It’s tempting to not even properly review this film and instead just list a variety of the absurd things that happen in it, question how it ever got made and then tell everyone to go see it. As the plot summary demonstrates, there are just so many disparate elements at play in the story that it becomes a tonally jarring mess but one that almost seems to be intentional. There’s one scene where our hero has captured (through a neat little action scene it must be said) one of the film’s many walking stereotypes, this one Sicilian, and is about to begin torturing him for information about the big, bag terrorist, when his daughter calls him asking if he knows any good recipes for pasta sauce as she’s trying to cook a romantic dinner for her boyfriend. He’s about to say no and hang up when he realises the man he’s kidnapped might have a traditional family recipe for pasta sauce, what with him being Sicilian and all. So he asks him. And he does! And suddenly we’re in a scene being played completely for laughs as he threatens this man with a gun while the Sicilian nervously tells Ethan’s daughter how to make his Mamma’s special recipe. Once he’s done, we’re straight back to (off-screen) torture! Absolute nonsense.

Yet, despite the untenable amount of needless additional plot elements, the wildly schizophrenic tone (often over the course of a single scene) and really, the fact the entire film feels like an on-going parody of itself; despite all this it just works somehow. That everyone involved appears to be increasingly in on the joke means it morphs from inadvertent self-parody to weirdly compelling ’80s-throwback, action-comedy. Costner is a perfectly fine addition to the over-50s action-hero stable that the current cinematic landscape has been so obsessed with ever since Liam Neeson murdered his way across Paris. He’s also an excellent comedic presence, delivering all the deadpan humour with clear glee. You need an actor of Costner’s calibre to be able to play both the believable action-hero and the comedy-dad character while somehow finding a coherent through line from within the miasma of inconsistent, contradictory and head-crushing stupidity that the rest of the film is built around.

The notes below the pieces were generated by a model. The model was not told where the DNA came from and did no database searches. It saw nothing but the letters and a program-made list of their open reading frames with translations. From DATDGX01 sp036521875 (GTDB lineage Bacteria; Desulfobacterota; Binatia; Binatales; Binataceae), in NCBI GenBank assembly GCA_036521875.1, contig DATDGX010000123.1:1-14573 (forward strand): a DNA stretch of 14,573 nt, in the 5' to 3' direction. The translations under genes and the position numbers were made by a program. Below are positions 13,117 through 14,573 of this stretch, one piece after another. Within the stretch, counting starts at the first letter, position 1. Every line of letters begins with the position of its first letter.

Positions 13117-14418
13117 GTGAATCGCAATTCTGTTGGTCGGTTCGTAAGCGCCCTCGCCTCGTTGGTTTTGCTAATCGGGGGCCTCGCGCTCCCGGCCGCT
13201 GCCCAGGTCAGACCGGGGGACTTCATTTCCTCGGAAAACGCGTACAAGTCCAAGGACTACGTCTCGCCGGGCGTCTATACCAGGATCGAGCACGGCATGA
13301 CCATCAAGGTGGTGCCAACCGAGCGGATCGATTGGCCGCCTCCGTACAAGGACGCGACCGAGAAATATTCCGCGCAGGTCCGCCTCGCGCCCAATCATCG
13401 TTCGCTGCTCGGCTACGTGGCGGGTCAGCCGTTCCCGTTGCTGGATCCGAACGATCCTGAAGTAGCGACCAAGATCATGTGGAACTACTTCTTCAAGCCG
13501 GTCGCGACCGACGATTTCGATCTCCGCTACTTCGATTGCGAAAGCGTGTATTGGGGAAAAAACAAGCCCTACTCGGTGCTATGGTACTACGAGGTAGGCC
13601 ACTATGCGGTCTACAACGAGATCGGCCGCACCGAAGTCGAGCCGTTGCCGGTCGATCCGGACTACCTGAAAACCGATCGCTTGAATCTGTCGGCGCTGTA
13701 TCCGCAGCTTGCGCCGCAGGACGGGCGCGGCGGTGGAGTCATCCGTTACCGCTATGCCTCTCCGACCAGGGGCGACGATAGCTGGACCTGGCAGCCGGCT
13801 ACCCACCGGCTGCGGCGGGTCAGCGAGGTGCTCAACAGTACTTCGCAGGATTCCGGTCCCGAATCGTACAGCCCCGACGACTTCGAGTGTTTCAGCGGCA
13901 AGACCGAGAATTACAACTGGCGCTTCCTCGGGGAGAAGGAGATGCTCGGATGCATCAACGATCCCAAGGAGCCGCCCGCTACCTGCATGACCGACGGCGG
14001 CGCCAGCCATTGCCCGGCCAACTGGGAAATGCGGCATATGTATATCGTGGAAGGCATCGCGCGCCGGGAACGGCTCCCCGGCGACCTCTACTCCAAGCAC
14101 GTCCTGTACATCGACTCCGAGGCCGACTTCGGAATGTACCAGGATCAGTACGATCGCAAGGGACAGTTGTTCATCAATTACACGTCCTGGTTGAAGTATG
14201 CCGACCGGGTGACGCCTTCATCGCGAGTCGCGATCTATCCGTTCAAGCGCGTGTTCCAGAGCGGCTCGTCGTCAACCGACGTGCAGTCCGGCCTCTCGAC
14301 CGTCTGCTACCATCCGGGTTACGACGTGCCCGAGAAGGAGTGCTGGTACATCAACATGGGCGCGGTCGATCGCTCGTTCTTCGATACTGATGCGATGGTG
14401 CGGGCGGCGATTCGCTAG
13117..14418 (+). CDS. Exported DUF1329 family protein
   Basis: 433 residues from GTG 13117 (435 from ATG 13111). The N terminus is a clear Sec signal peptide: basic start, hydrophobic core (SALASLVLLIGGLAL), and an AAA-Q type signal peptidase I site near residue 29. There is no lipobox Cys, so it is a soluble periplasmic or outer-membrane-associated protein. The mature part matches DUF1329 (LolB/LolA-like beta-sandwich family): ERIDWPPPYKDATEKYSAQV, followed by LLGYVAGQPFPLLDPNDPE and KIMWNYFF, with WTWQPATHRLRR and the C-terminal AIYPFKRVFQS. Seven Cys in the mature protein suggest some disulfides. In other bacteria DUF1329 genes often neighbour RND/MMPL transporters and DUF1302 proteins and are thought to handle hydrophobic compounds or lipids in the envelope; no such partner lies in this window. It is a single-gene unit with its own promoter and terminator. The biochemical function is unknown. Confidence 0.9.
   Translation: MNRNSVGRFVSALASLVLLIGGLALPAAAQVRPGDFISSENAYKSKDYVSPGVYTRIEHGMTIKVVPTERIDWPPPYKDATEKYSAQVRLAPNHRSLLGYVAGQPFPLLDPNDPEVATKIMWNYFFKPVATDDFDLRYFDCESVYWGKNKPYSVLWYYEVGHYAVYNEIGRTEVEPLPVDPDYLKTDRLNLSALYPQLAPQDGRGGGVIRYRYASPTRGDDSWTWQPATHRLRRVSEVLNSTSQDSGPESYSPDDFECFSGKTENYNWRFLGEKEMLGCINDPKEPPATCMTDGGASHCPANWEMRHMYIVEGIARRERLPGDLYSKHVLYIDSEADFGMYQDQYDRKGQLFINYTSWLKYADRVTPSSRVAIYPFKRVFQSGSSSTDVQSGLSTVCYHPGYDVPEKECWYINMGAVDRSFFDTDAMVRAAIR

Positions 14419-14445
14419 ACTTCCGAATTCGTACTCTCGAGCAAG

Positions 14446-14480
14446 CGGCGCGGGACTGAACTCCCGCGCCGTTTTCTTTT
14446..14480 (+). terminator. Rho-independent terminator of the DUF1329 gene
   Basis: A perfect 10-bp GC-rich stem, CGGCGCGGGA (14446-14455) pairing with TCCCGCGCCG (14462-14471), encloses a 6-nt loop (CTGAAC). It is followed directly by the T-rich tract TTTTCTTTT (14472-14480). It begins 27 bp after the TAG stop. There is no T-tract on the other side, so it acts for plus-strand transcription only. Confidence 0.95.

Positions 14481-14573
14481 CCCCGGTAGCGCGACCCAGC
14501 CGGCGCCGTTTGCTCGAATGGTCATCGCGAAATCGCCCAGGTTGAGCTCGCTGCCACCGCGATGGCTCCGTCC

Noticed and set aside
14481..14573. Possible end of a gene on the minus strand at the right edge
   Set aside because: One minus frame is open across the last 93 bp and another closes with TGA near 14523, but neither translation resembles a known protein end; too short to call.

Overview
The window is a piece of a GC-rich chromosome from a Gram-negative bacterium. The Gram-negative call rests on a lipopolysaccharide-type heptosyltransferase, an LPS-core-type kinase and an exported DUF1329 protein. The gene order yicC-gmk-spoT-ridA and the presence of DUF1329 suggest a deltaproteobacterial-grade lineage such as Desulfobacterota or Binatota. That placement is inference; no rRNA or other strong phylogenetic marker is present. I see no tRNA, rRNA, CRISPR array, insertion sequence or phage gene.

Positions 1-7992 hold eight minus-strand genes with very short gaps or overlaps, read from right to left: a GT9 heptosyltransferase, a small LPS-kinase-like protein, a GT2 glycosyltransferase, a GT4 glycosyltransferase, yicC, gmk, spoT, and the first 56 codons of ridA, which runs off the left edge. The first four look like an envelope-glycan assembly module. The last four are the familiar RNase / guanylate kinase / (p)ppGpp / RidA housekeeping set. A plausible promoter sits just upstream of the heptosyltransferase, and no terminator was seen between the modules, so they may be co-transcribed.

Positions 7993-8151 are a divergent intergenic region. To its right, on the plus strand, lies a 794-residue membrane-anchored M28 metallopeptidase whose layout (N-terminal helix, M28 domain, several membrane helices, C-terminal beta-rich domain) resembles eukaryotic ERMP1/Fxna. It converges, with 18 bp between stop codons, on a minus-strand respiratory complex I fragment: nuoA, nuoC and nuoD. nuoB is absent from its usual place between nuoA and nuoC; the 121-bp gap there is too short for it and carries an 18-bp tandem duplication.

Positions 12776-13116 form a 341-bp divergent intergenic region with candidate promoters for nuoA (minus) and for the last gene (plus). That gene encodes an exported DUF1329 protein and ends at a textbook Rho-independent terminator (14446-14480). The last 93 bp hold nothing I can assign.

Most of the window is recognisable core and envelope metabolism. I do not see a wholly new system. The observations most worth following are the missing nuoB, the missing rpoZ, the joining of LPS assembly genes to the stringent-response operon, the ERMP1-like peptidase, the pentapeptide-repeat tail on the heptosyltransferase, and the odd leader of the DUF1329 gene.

McG has never been a director destined to set the film-world on fire but he’s a decent action director and this may be one of his better films by quite some margin. The, admittedly inventive, action sequences are numerous enough, but more vitality, short enough that the equally numerous comedy scenes (intentional or otherwise) neatly complement them and hide the director’s many shortcomings that are more evident in his ‘serious’ action films like Terminator Salvation.

It’s difficult to say if this film is ‘good’ because it is, without question, a mess of such proportions that the mind boggles as to how it got made and subsequently released. However, this is also a film that features French characters that all sound like John Cleese in Holy Grail and speak in accents so overly-caricatured that there is a scene where their dialogue is subtitled because, despite speaking in English, their outrageous French accents are so thick that someone editing this film was clearly worried that you wouldn’t be able to understand what they were saying. And that’s pretty incredible.